Date of Award

Spring 1982

Document Type


Degree Name

Master of Science (MS)


Community & Environmental Health


Community Health Professions

Committee Director

Gerald C. Hyner

Committee Member

Andrew Brown

Committee Member

Edison E. Newman

Call Number for Print

Special Collections LD4331.C48 A53


This study attempted to investigate a sample of both parents' and college freshmens' attitudes toward sex education, and the content and timing of sex education in the Tidewater schools. Two Likert-type scales each containing ten statements were administered in order to survey attitudes. A statistically significant difference was found in scores on the attitude toward content and timing of sex education scale between parents and college freshmen. Parents demonstrated a more favorable attitude toward sex education as an integral component of the overall educational curriculum. The majority of parents indicated support for including important aspects such as reproduction and indicated that they may be introduced as early as age five.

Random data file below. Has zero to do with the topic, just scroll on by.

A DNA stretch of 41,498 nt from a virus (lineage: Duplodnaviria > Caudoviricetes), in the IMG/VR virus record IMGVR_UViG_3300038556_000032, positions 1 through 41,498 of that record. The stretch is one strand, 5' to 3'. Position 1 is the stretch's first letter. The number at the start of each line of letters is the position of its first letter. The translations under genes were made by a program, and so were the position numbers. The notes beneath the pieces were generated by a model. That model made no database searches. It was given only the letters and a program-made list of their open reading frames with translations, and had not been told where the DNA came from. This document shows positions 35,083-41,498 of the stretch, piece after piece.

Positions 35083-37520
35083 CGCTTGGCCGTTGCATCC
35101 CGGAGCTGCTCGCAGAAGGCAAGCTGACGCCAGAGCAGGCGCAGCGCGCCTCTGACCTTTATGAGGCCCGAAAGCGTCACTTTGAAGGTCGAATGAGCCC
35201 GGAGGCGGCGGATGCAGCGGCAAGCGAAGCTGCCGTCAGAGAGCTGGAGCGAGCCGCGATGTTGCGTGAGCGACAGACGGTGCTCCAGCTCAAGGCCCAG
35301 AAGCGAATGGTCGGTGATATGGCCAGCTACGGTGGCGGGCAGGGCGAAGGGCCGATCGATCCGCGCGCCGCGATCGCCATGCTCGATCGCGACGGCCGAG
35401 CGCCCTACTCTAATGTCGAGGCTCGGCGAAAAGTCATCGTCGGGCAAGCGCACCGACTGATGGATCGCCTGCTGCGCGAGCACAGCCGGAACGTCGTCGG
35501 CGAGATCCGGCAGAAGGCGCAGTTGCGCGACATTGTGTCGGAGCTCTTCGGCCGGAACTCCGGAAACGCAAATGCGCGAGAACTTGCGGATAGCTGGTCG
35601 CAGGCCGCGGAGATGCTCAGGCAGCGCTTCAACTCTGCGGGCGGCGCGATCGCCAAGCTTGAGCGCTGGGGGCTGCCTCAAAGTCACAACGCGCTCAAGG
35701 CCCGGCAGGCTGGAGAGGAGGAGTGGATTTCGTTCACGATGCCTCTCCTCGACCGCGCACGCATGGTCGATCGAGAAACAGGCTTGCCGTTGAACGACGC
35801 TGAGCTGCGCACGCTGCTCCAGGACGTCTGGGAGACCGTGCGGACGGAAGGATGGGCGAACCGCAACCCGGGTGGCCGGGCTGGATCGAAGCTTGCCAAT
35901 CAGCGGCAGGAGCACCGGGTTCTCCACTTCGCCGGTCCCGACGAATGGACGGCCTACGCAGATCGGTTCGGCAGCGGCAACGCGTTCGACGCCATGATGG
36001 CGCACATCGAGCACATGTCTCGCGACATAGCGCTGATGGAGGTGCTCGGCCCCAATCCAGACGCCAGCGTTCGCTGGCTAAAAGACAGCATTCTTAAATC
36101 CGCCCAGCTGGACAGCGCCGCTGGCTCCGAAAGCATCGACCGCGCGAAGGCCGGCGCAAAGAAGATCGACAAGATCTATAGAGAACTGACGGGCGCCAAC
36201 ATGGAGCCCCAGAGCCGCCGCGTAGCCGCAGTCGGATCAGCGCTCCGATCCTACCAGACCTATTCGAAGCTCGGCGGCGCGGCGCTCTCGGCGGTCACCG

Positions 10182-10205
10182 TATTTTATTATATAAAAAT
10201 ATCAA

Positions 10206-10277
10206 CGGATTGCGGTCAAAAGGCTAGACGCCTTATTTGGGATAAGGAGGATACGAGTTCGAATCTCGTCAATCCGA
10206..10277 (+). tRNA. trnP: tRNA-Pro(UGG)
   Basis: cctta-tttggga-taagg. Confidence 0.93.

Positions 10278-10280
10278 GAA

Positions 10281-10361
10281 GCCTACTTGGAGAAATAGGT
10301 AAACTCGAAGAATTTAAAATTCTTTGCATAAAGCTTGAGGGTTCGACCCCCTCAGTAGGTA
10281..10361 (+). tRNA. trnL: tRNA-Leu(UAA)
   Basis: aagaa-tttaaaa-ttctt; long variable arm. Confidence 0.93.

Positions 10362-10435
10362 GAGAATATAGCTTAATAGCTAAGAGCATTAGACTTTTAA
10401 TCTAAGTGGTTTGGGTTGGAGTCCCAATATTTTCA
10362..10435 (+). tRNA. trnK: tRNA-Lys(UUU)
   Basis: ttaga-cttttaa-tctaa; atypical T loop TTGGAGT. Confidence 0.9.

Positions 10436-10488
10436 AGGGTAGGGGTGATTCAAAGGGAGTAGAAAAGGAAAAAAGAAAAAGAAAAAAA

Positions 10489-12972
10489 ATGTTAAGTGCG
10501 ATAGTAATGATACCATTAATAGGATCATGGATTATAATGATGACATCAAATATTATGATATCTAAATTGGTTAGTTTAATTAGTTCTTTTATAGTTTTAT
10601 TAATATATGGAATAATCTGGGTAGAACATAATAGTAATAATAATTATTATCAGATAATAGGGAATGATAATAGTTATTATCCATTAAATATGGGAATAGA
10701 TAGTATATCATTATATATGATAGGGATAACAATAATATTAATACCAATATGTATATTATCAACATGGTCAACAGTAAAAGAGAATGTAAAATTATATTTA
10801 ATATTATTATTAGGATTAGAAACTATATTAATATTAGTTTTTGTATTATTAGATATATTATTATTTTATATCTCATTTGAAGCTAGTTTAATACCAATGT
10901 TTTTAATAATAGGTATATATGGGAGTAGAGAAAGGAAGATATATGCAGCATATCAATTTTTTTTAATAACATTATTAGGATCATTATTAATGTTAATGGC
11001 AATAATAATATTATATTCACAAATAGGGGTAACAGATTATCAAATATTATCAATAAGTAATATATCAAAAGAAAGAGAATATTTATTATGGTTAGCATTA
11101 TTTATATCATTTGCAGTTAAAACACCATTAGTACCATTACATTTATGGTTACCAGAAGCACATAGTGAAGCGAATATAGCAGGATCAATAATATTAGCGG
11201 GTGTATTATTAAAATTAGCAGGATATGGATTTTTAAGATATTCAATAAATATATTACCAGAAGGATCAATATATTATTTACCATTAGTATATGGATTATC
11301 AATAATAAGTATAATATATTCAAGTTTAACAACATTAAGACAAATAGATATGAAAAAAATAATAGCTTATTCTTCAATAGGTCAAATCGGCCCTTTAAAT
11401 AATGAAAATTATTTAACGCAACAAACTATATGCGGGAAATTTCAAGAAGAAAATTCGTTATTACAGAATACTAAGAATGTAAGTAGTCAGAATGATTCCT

The results were not statistically significant on attitudes toward sex education in the schools scale between parents and college freshmen. Both of these groups demonstrated high scores, indicating support of sex education in the Tidewater schools.


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